There’s a new law being proposed in South Carolina that would ban employers from asking employees about their vaccination status or face jail time.
Under the new proposed law, even just asking if someone is vaccinated could be considered a misdemeanor crime. It’s something those who are for it are calling a “don’t ask” bill.
“The government has no place in making you or telling you to take the vaccination, or threatening your livelihood if you don’t,” said Upstate representative William “Bill“ Chumley (R, District 35), one of the co-sponsors of the bill.
House bill H.4848 now heads to committee after being filed just days ago. It states:
“Notwithstanding another provision of law to the contrary, any employee, officer, agent, or other representative of a public, nonprofit, or private entity who inquires about the COVID-19 vaccination status of any student, employee, member, or anyone else seeking admission on the entity’s premises is guilty of a misdemeanor and, upon conviction, must be fined not more than fourteen thousand dollars or imprisoned not more than one year, or both,” it reads.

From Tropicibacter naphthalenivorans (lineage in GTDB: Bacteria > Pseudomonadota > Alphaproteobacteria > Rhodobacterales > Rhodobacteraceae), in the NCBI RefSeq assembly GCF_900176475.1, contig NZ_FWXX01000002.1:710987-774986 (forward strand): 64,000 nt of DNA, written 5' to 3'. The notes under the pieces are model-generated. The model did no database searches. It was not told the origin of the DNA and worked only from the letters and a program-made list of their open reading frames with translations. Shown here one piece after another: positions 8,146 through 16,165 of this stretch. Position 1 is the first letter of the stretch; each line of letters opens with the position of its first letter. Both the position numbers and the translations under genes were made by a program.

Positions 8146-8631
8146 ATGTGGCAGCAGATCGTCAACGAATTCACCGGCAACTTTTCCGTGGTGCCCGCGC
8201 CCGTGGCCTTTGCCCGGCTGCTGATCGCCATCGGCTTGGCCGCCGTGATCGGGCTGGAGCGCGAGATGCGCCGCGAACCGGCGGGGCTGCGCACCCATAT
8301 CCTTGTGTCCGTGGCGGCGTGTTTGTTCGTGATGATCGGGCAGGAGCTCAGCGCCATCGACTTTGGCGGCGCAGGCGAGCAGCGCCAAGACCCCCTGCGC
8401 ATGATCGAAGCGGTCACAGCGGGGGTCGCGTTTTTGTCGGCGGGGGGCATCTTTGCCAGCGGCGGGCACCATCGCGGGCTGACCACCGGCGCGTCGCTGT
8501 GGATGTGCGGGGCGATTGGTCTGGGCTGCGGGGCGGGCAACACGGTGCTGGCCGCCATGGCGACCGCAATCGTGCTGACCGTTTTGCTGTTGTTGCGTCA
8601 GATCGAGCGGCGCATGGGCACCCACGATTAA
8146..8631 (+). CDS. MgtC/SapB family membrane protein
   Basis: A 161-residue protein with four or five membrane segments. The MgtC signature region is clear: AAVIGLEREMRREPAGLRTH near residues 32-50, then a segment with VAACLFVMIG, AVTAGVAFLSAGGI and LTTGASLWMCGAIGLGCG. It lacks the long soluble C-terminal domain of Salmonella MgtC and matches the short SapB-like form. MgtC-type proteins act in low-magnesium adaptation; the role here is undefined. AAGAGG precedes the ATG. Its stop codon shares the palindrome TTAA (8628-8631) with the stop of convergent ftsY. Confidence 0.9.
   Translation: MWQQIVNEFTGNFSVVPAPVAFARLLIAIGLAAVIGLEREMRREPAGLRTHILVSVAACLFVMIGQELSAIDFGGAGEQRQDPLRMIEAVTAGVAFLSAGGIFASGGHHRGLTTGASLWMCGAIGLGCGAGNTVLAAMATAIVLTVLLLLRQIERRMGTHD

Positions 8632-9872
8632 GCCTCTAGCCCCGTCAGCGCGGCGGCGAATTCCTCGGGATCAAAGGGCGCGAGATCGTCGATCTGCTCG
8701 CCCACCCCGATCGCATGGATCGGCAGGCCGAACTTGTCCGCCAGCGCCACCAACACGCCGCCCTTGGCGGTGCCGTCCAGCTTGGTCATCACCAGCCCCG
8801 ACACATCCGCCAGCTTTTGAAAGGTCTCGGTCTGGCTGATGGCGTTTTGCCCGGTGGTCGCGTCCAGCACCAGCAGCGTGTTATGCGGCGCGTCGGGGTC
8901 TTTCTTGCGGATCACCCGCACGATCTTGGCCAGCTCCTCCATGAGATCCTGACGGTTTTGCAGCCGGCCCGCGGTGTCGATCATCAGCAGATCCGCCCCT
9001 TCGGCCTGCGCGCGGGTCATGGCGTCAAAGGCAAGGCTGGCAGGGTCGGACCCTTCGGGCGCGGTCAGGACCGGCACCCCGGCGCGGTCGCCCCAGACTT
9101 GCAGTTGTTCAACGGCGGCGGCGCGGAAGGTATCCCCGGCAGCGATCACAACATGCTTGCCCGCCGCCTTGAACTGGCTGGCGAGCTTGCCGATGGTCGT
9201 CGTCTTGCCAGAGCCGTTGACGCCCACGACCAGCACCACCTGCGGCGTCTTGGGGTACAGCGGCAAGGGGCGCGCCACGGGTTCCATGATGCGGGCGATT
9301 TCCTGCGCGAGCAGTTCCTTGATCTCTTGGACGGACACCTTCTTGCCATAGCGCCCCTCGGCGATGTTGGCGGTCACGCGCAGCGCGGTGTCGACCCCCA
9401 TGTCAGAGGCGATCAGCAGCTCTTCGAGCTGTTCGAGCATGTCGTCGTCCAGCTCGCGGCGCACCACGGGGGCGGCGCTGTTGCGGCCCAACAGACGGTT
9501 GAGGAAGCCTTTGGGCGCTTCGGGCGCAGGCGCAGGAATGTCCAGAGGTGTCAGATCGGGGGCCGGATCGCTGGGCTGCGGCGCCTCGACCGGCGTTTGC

The legislation is something representative Chumley calls a “freedom and job protection issue.”
“South Carolina didn’t want to get in this fight,” Chumley Todd FOX Carolina. “It was brought to us by the federal government.”
Chumley says he blames a large part of the current labor shortage on vaccine mandates, and says that he and others who proposed this law did so to send a message.
“States have a right to impose certain laws if they want to, and to not impose others we feel are unconstitutional,” he said.
If this new bill passes, it will be a tremendous victory for freedom.